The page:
As a therapist, the cost of a professional license, membership fees, and even student loan repayments can add up to a hefty financial burden. Thankfully there are a variety of tax deductions for therapists that you can leverage to grow your practice and lessen your tax burden come tax time.

In this guide, we’ll outline many of the tax deductions commonly available to therapists. Take note of all that you’re able to claim, and make sure you track all of your tax deductible expenditure throughout the year.

Journals and Reference Materials

If you subscribe to journals or other publications relevant to your profession, you are entitled to deduct the subscription cost from your income tax return.

You can also deduct the price of educational books and materials, so long as they add value to your business or improve your knowledge as a member of your profession.

Generally, you can deduct the cost of educational materials in the same year that you purchase them. For instance, if you purchase a book that retails between $100-$200, you would likely deduct the full expense in a single tax year on Schedule C of your Form 1040.

However, the cost of reference books that provide you value over several years may need to be depreciated over the course of several years. When in doubt, leave this decision to your CPA. Just make sure you keep a record of these purchases, and bring it to your CPA’s attention before you file your tax return.

Tuition and Course Costs

Many states require psychologists to pursue continuing education in order to keep their licenses. For example, the California Board of Psychology expects license holders to complete 36 hours of certified continuing education training during every two year renewal cycle.

The cost of classes that qualify you to keep your professional license is tax deductible—as are any other American Psychological Association (APA) or state board certified classes you take for your own edification.

Professional Memberships

If you’re a member of a professional organization such as the APA, your dues are tax deductible. These costs are grouped into “Professional Fees”—similar to bar membership for a lawyer.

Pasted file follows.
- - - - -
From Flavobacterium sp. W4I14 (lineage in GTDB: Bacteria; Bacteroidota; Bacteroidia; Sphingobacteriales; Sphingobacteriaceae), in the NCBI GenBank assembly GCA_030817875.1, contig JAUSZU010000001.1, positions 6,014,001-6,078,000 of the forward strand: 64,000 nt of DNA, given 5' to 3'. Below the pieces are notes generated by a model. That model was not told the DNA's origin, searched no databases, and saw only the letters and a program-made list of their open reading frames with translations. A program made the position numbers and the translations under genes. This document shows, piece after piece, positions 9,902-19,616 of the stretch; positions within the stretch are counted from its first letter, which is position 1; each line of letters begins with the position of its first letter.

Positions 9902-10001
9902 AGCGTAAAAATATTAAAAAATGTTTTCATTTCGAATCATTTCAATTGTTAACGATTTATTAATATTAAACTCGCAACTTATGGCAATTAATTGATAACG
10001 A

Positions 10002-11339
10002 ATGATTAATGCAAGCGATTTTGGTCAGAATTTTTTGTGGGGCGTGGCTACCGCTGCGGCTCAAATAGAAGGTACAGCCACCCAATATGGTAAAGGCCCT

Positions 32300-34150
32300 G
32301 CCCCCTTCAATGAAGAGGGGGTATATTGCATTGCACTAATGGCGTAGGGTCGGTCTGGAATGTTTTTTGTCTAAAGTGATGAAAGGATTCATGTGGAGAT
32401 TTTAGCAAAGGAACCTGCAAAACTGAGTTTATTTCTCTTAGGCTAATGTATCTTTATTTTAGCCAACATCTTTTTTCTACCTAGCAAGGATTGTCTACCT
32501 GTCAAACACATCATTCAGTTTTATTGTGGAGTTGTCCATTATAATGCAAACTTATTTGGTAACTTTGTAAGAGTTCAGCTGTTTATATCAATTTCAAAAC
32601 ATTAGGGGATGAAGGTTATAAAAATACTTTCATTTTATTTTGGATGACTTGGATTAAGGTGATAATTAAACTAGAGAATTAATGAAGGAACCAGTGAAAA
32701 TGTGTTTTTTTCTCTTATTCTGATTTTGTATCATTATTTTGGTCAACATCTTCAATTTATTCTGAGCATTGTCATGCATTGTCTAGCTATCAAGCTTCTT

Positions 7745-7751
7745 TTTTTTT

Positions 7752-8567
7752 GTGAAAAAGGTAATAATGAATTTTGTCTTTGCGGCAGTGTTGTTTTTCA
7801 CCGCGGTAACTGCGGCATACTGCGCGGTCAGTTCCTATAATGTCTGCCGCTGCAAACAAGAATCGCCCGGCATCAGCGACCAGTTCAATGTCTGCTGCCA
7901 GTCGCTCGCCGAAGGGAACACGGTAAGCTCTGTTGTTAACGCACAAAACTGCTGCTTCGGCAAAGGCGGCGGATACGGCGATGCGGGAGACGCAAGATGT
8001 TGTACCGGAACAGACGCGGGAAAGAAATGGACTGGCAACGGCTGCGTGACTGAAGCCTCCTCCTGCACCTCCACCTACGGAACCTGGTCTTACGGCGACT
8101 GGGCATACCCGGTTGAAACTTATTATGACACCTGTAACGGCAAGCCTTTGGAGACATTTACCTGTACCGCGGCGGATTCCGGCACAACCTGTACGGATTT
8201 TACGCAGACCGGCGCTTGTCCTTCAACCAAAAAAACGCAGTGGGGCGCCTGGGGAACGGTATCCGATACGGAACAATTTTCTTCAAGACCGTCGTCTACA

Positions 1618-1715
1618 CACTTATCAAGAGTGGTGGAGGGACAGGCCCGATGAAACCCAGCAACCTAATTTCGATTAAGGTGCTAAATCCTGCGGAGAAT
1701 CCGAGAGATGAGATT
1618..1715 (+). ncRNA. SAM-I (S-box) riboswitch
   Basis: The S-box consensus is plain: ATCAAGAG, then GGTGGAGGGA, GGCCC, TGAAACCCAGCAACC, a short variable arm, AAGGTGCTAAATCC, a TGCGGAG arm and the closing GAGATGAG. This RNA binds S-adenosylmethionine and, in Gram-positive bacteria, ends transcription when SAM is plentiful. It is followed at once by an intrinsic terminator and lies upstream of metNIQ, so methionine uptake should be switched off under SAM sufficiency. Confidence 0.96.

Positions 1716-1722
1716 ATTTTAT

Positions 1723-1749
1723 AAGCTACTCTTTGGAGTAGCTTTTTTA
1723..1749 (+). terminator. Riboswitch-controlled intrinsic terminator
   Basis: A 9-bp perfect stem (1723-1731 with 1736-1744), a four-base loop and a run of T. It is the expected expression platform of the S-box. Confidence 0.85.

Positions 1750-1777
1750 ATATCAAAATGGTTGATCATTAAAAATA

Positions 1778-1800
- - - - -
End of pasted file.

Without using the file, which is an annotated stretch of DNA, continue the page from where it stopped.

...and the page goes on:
As a self-employed individual, you can deduct your professional membership expenses in Section V, or line 48, of your Schedule C form.

Home Office Expenses

If your practice is based out of your home, it’s highly likely that you can claim the home office deduction. You can deduct the space you use for work in one of two ways.

The regular method involves calculating the percentage of your house you use for business by dividing the area you use for work by the total square footage of your home. The simpler method involves taking the square footage you use for work and applying a standardized deduction rate of $5 per square foot, to a maximum of 300 square feet.

It’s mandatory that the space you are using to run your practice is completely devoted to conducting business. For instance, if you commonly take care of paperwork while sitting at your kitchen table, you won’t be able to deduct the square footage of your kitchen (or the cost of the table).

The cost of keeping your home office habitable—heated, lit, and supplied with water—can also be deducted from your taxes, based on what percentage of your home is used for work. So, if your home office takes up 20% of your house’s square footage, you’ll be able to deduct 20% of, for example, your heating bill.

Business Travel

If you travel out of town for business—for instance, for a professional convention or a speaking engagement—you can deduct the cost of the trip from your taxes. In order for the expenditure to qualify as tax deductible, you must be traveling outside of your “tax home,” which is typically the community in which your business is based. And you must also be traveling for more than the length of a single working day.

Generally you can deduct the cost of transportation to and from your destination, parking and toll fees, meals, accommodation, and baggage shipping.

However, the IRS tends to scrutinize this tax deduction. Before you book your first work trip, spend a few minutes learning how to deduct the cost of business travel.